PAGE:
Actuaries can solve just about any financial problem. With a robust skill set that enables them to dissect any financial system to its most fundamental form, their strength lies in an ability to translate financial systems into a set of risk components without using predefined methodologies. This capacity to leverage actuarial first principles while mathematically quantifying and managing risk is just one of the many reasons why actuaries bring value to banking.
When Francis Truong, ACIA, enrolled in the actuarial mathematics program at Université du Québec à Montréal in 2010 it was for one simple reason: his love of math and the early realization that (despite his family’s pressure) being a dentist wasn’t for him. Following the advice of his college vocational counsellor, Francis began his journey on the path to becoming an actuary.
Fast forward three years later and he was graduating with a fuller but somewhat incomplete picture of what actuaries did. “I understood what the traditional roles were, however, the idea of non-traditional practice was much more obscure,” reflects Francis. “I knew they existed but saw few examples. I figured non-traditional roles were just an ultra-niche market of insurance coverage. For instance, covering the losses when a basketball stadium gives a 1M$ prize to a spectator who successfully sinks a full-court shot.”
Like many young actuaries Francis’ career started as a pension analyst but what he really wanted to do was price financial risk in an insurance setting.
After five years, working with both actuaries and other professionals, Francis took the next step towards his dream of becoming a “non-traditional” actuary – a path not without its own challenges.
Barriers to entry
“In 2015, I saw a job opening with the credit risk management team at Laurentian Bank Financial Group. After connecting with the HR hiring manager I was told to prepare for the interview by looking into the Basel framework, credit risk allowance, and SQL.”
Despite being advanced in his path to ACIA/ASA requirements, Francis remembers feeling completely out of his depth. Nevertheless, figuring he could relate his actuarial background to banking topics and determined to pursue his interest in risk management he went to the interview. Spoiler: it worked!
Despite Francis’ luck, and more and more actuaries joining the banking field, barriers to entry remain commonplace.
Renée Couture, FCIA, recalls some of the difficulties she encountered entering the finance sector: “Many jobs outside of traditional practices don’t list the actuarial science degree as a qualification. This meant using my own judgement and applying for opportunities that listed ‘administrative degree or equivalent’.”
Instances like these have chronically limited actuaries from accessing opportunities in emerging areas. “It is important that employers and recruiters are made aware of the value actuaries bring, but furthermore that actuaries have the support they need to feel confident entering these new spaces,” says Renée.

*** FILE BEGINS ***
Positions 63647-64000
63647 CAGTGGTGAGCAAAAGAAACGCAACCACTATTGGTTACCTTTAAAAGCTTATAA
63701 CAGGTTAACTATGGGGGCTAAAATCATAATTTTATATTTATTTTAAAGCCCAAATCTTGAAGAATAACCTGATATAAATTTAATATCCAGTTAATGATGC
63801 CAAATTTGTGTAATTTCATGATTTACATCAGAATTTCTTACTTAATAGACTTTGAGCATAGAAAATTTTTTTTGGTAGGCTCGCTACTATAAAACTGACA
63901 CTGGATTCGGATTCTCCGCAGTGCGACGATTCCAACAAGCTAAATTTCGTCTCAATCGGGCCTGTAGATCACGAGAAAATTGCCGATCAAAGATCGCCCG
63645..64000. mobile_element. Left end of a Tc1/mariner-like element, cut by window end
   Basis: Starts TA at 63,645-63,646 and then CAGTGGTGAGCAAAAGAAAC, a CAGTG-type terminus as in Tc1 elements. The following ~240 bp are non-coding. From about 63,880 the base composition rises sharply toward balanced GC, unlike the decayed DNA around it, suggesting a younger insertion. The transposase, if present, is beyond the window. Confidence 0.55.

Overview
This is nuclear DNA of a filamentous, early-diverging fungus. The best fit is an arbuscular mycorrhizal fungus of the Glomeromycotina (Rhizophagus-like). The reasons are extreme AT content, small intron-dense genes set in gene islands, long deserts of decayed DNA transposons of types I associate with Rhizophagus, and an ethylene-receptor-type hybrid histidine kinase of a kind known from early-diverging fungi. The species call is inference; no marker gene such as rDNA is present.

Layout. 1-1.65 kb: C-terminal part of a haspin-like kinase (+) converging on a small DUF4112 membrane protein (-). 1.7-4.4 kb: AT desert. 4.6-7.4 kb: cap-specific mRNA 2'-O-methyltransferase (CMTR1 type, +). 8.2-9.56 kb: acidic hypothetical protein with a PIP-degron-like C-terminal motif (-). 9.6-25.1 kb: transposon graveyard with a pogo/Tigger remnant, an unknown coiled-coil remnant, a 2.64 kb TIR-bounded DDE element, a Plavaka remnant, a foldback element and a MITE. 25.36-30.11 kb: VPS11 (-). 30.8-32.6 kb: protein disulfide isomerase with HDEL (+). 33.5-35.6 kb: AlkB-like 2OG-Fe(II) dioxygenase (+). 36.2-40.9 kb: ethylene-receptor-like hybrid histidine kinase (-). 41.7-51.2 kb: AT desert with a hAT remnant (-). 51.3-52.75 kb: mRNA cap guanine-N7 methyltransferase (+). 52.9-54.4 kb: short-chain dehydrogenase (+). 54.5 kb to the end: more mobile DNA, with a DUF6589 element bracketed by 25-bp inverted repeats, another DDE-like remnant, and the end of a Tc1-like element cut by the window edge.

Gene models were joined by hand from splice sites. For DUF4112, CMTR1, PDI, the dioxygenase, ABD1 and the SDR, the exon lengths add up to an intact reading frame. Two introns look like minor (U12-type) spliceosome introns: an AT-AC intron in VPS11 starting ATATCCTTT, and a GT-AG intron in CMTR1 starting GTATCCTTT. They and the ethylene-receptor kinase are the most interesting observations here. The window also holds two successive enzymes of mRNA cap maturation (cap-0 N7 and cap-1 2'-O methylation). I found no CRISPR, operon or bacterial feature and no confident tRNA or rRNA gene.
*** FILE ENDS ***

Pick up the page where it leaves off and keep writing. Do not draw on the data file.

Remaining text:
But as good as actuaries are at analyzing risks, they must also be willing to take them. Now Executive Director of ONE-T, Renée humorously recounts how she landed a job at Canada Post. “In my introduction letter I made the point of recommending they hire an actuary and why. Actuaries have a breadth of knowledge to offer, half the battle is potential employers knowing that.”
Francis’ and Renée’s stories are among many examples of actuaries who, having made the leap from traditional to emerging, are utilizing their cross-over expertise to expand the conventional role of actuaries.
Working in areas such as IFRS 9, the Basel Framework, and data management for observed credit losses, Francis now applies actuarial concepts in a nontraditional fashion to solve banking problems.
He explains: “For the first two, I use my skills to assess a products’ potential exposure to losses by using actuarial components to break down the various risk factors. While for the latter, I got to expand my knowledge of data management for modeling purposes; applying the same methods used in actuarial valuation exercises to improve data collection regarding default events.”
The transferability of actuarial skills in banking is undeniable. However, knowing how to translate technical ideas from insurance to banking isn’t always enough to ensure a smooth transition.
“It is important that employers and recruiters are made aware of the value actuaries bring, but furthermore that actuaries have the support they need to feel confident entering these new spaces,”Renée Couture, FCIA
Marking our place
With traditional banking models under increasing threat, the demand for actuarial expertise is growing. Actuaries need to be aware of how they can leverage their knowledge and skills. Those already working in the sector can help by highlighting the overlaps between core banking concepts and core insurance concepts. While many actuaries have the analytical know-how to be successful in banking, what often lacks is the support and public awareness to get there.
As the nature of actuarial work continues to evolve Francis reminds his peers to stay adept. “A very diverse body of financial professionals will be your next colleagues. Learn from them, but more importantly, make sure they can learn from you.”